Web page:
- U.S. Congressman (D- New York)
- Member of the radical Progressive Caucus
- Admires Communist dictator Fidel Castro
- Praised President Clinton’s clemency offer to FALN Puerto Rican terrorists
See also: Congressional Progressive Caucus
Out of Iraq Congressional Caucus
Born in Puerto Rico in 1943 and raised in the South Bronx, Jose Serrano attended a New York vocational high school and then Lehman College before joining the Army Medical Corps, where he served for three years during the Vietnam War. After leaving the Army in 1966, Serrano became active in Democratic Party politics in the Bronx. He worked for the New York City board of education for five years, and then in 1974 he won election to a seat in the New York state assembly. In 1985 he ran unsuccessfully for the office of Bronx borough president, but retained his assembly seat.
In January 1990 Democrat Robert Garcia, as a result of his involvement in the infamous Wedtech scandal, resigned from his post as the representative for a New York City congressional district centered on the mostly-Hispanic South Bronx. With vocal support from key Democratic leaders – including New York mayor David Dinkins, Bronx borough president Fernando Ferrer, and Rev. Jesse Jackson – Serrano won Garcia's vacated seat in a special March 1990 election and has held it ever since.
Describing his own political ideology as “to the left of the left,” Serrano is a member of the Congressional Progressive Caucus, the Congressional Hispanic Caucus, and the Congressional Urban Caucus. In 2005 he also demonstrated his opposition to the Iraq War by joining the Out of Iraq Congressional Caucus. Click here for an overview of Serrano's voting record on key pieces of legislation during his years in the House of Representatives.
An admitted fan of Fidel Castro, Serrano has praised Cuba's former dictator as “a great leader for his people” and has long advocated the normalization of American diplomatic relations with Havana. Serrano also favors increasing U.S. federal aid to his native Puerto Rico, which he describes as an American “colony.” And he has repeatedly proposed legislation that would call for a referendum allowing Puerto Rico to declare either its independence from the U.S. or its wish to become America's 51st state.
In 1997 Serrano was one of 33 original co-sponsors of the Job Creation and Infrastructure Restoration Act which was introduced into Congress by California Rep. Matthew Martinez. This emergency federal jobs legislation, supported by the New York State Communist Party, was designed to create jobs at union wages in financially foundering cities by putting the unemployed to work on infrastructure projects such as rebuilding schools, housing, hospitals, libraries, public transportation, highways, and parks. Rep. Martinez had already introduced an earlier version of this bill in the previous Congress at the request of the Los Angeles Labor Coalition for Public Works Jobs, whose leaders were known supporters or members of the Communist Party USA.
Also in 1997, Serrano introduced a bill in Congress calling for the repeal of the 22nd Amendment, which places term limits on the U.S. presidency. He has reintroduced this proposal every two years since then.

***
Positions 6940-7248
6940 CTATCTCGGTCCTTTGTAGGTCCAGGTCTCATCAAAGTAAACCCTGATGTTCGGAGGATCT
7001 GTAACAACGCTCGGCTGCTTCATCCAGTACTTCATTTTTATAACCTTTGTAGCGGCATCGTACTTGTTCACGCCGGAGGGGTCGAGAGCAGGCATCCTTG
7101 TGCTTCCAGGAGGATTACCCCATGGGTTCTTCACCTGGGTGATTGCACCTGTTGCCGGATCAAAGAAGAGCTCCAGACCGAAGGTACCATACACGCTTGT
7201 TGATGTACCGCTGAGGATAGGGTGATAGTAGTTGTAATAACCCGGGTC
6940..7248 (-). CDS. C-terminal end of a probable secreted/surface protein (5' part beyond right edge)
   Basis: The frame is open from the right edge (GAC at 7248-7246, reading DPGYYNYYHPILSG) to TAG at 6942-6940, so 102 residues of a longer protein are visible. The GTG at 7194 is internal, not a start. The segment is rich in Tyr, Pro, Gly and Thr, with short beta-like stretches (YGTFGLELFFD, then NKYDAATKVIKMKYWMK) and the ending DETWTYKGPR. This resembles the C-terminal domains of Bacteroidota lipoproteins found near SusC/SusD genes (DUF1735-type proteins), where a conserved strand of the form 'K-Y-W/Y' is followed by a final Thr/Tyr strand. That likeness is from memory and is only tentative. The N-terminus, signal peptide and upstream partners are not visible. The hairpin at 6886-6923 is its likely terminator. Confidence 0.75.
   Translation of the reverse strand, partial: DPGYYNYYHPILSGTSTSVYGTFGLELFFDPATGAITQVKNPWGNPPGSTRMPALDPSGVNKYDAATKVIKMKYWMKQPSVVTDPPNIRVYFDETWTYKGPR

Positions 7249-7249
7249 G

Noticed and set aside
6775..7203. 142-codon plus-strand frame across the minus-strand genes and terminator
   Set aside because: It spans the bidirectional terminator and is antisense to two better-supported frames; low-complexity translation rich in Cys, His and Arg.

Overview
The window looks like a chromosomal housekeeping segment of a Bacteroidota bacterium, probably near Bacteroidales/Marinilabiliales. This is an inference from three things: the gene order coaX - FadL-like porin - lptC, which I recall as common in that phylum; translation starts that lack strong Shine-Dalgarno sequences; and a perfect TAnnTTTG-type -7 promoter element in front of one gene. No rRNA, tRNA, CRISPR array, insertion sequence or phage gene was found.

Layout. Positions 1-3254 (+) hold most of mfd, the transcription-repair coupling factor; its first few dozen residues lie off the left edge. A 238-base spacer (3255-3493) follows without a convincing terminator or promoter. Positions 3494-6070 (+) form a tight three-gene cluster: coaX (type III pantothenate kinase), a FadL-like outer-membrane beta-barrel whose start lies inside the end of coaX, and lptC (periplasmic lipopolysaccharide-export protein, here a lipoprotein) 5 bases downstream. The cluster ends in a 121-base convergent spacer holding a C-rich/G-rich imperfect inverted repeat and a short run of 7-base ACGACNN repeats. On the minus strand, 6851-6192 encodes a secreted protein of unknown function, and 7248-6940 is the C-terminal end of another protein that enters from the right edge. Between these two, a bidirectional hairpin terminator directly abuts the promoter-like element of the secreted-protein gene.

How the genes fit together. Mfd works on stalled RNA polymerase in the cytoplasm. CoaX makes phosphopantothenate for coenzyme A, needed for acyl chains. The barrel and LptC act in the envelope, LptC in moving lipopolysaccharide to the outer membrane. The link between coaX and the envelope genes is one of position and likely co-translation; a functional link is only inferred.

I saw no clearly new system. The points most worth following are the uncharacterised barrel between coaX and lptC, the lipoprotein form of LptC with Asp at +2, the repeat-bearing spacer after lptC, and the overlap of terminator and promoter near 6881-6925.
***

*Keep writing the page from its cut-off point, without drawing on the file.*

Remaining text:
In 1999 Serrano applauded President Bill Clinton's clemency offer to 16 members of the FALN, a Marxist-Leninist terror group that had been active in the U.S. from the mid-1970s through the early 1980s, and whose overriding mission was to secure Puerto Rico's political independence from the United States. Depicting the inmates in question as “political prisoners,” Serrano—along with such notables as Luis Gutierrez, Jesse Jackson, Coretta Scott King, Rigoberta Menchu, Desmond Tutu, and Nydia Velazquez—actively supported the the Pro-Human Rights Committee of Puerto Rico's campaign calling for the prisoners' release.
In 2005 Serrano brokered a deal in which the state-run oil company of Hugo Chavez's Venezuela agreed to provide, through its U.S. subsidiary Citgo, some eight million gallons of home heating oil at a discounted rate to low-income residents of the Bronx.
In 2007 Serrano was a vocal supporter of then-New York governor Eliot Spitzer’s plan to permit illegal aliens to acquire driver’s licenses; the congressman blamed the measure's defeat on “the hate in this country toward immigrants right now.”
On numerous occasions, Serrano has sponsored legislation designed to protect the illegal-alien parents of citizen children from deportation. Moreover, he has staunchly opposed proposals to make English the national language of the United States.
When Venezuela's socialist President Hugo Chavez died in March 2013, Serrano eulogized him as a man who "understood the needs of the poor"; "was committed to empowering the powerless"; "used his unique talents and gifts to try to lift up the people and the communities that reflected his impoverished roots"; "believed that the government of the country should be used to empower the masses, not the few"; "understood democracy and basic human desires for a dignified life"; and sought to ensure "a better life for the poor and downtrodden."
For additional information on Jose Serrano, click here.